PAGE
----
Head and shoulders top or bottom II
A couple of weeks ago I posted the possibility that the market might be forming a head and shoulders bottom instead of the top everyone was so focused on. I knew at the time that the intermediate cycle was in the timing band for a major low and sentiment had moved to bearish levels even more extreme than what we saw at the March `09 bottom.
Calls for a market crash were flying left and right. I'll let you in on a secret, we always hear that the market is going to crash at intermediate cycle bottoms. The reality is we've had three real market crashes in the last 100 years. The odds of a fourth following right on the heels of the third are pretty darn slim.
The first and the third crash were caused by credit bubble implosions and the second was caused by severe overvaluation in the fifth year of a secular bull market. These fifth year corrections are fairly common in long term bull markets as it seems like it takes about five years for sentiment to swing to the extreme bullish side. Then the fifth year correction serves to wipe out that bullish sentiment so the secular fundamentals can continue to drive the bull higher.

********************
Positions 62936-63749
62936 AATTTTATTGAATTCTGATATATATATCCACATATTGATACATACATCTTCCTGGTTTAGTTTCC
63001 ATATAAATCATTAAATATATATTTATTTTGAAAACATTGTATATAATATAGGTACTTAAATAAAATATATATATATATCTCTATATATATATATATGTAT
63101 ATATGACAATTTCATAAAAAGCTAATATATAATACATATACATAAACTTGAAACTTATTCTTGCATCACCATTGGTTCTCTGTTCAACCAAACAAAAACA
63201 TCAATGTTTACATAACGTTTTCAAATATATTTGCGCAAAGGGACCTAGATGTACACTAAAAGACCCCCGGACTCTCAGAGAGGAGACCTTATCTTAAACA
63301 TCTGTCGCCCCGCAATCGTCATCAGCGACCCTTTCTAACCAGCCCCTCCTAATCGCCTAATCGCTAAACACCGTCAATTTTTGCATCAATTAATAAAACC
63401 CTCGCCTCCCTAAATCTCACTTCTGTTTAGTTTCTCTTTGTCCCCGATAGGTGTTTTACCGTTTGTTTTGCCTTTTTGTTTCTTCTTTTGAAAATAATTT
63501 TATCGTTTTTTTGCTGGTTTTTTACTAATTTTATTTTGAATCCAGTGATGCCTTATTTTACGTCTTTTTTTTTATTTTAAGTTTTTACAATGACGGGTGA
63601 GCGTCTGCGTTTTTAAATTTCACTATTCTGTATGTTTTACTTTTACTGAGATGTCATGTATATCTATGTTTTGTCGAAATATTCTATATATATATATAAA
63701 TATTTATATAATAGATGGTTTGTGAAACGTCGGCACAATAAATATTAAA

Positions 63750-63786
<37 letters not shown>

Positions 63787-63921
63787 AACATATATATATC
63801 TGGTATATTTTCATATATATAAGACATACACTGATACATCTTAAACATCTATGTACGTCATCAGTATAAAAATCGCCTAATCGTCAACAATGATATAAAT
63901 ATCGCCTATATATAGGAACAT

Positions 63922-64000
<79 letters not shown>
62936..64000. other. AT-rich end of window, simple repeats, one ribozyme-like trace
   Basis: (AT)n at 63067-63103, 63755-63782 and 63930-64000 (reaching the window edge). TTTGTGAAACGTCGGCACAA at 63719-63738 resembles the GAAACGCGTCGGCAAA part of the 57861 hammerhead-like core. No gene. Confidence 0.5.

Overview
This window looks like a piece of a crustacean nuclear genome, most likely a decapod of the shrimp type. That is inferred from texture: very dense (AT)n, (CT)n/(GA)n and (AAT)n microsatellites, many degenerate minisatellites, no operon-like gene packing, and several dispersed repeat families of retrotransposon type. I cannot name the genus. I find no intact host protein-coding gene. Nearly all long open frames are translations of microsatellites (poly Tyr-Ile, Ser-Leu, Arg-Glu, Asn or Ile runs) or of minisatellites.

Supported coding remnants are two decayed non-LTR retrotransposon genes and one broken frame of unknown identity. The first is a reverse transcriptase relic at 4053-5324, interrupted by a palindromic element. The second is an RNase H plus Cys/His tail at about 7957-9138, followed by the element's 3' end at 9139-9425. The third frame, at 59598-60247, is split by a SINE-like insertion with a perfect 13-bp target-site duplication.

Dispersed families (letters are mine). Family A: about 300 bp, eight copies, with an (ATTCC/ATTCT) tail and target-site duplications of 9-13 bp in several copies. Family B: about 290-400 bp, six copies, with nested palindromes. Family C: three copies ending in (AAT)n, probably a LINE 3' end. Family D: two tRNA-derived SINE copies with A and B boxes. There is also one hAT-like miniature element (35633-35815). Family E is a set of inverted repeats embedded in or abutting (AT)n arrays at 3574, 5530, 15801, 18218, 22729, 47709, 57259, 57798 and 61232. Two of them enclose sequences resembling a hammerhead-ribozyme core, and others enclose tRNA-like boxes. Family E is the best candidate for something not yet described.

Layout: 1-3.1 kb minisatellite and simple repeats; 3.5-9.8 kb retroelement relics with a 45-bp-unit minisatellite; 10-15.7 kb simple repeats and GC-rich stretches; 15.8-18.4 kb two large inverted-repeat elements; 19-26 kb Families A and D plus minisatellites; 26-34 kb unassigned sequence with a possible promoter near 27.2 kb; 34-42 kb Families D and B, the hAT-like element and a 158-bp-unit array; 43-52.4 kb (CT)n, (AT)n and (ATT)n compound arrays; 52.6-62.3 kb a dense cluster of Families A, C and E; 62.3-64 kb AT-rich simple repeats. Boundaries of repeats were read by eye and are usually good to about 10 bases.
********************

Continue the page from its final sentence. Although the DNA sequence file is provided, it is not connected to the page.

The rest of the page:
What we do know is that virtually all indexes have rallied out of the half cycle low to new highs thus breaking the pattern of lower lows and lower highs. Higher highs and higher lows is the definition of an uptrend.
This was why I'm not ready to call a bear market yet. I was confident this rally was coming and we need to see were it goes before we can say with any confidence that we are back in the secular bear trend.
We now have two clear lines in the sand. If the market breaks out to new highs then the perma-bear/deflationists were too early and the cyclical bull still has some kick left.
If the market (both Dow and transports) break below the July 1st low then yes the bear is back.